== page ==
However, as the participants in the game push the boundaries of what is feasible (and, as an inevitable consequence, the contractual terms between the parties become a hell of endless terms and conditions with countless implications), when having a trusted and secure environment enabling business processes and handling of (personal, business-critical) data is not guaranteed, when interaction with old legacy, locked-in, vendor-specific systems implies non-transparent workflows (to say the least), when some participants hold an abusive control over the provision of (parts of) the (mobility) service, then I tend to think the “old” Internet might not be sufficient to enable MaaS in some cases, or put differently, one needs an additional layer that grants trust (for example for enabling secure digital payments and identity management), adds transparency (while eliminates unnecessary business processes and intermediaries), and eases the contractual side of the service provision.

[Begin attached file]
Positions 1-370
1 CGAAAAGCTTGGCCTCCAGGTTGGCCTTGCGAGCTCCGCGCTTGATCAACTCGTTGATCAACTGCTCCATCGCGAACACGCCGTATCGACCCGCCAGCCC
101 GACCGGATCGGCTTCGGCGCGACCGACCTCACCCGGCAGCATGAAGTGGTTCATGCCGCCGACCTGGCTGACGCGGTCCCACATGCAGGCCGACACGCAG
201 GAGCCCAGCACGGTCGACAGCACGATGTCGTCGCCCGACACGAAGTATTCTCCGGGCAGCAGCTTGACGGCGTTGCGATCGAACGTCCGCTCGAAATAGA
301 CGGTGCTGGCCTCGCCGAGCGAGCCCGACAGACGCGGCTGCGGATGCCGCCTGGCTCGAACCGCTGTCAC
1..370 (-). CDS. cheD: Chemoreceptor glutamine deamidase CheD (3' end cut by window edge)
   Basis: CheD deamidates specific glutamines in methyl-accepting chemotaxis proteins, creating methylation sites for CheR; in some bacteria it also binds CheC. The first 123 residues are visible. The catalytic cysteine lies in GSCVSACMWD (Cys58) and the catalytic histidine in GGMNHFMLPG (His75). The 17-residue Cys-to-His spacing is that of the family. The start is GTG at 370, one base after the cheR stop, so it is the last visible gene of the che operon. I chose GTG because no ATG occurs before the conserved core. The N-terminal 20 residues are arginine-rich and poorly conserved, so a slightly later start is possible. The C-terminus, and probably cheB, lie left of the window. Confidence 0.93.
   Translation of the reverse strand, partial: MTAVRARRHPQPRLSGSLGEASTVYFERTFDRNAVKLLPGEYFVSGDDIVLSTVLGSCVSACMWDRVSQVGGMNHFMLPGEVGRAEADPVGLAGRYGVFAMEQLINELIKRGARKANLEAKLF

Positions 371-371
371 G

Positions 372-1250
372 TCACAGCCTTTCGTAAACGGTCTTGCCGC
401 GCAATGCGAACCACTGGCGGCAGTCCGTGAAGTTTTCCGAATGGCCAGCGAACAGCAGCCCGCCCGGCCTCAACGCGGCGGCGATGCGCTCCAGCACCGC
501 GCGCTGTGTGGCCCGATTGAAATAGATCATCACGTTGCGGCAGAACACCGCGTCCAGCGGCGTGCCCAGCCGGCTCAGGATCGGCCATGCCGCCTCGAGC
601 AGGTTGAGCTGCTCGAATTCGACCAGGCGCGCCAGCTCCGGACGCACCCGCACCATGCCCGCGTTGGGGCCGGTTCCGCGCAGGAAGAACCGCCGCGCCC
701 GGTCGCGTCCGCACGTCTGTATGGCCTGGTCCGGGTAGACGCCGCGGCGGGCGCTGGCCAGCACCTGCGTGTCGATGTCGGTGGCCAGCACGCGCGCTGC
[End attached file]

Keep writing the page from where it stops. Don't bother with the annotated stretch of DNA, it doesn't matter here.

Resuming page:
There is hope: these are foundational attributes of blockchain.

Less is more

MaaS pursues the vision of providing seamless urban mobility services replacing the “need” to own a car. As not yet a single Mobility Service Provider (MSP) can fulfil this service promise, one needs to identify the available supply of transport services and combine them in the most efficient way, so that solving the mobility puzzle in the city – that is, which transport means are available and where, how to book them, how to access them, how to pay for them, how to plan my trips – becomes a piece of cake (from the user perspective, of course, the required processes to run in the background are complex). The challenge is huge for the MaaS operator, with a transportation ecosystem that is extremely fragmented, with stakeholders sadly keeping “their” data “safe” (safe from who, safe from what?) in data silos, with an extremely regulated environment, and new entrants defying the statu quo. Therefore, implementing MaaS requires not only “plain” software connecting legacy systems from MSPs, processing available sets of data, implementing business processes, and interfacing with the user, but the “glue” that puts the pieces together in a meaningful way, making the whole system work in harmony, creating the much needed trust among the participants.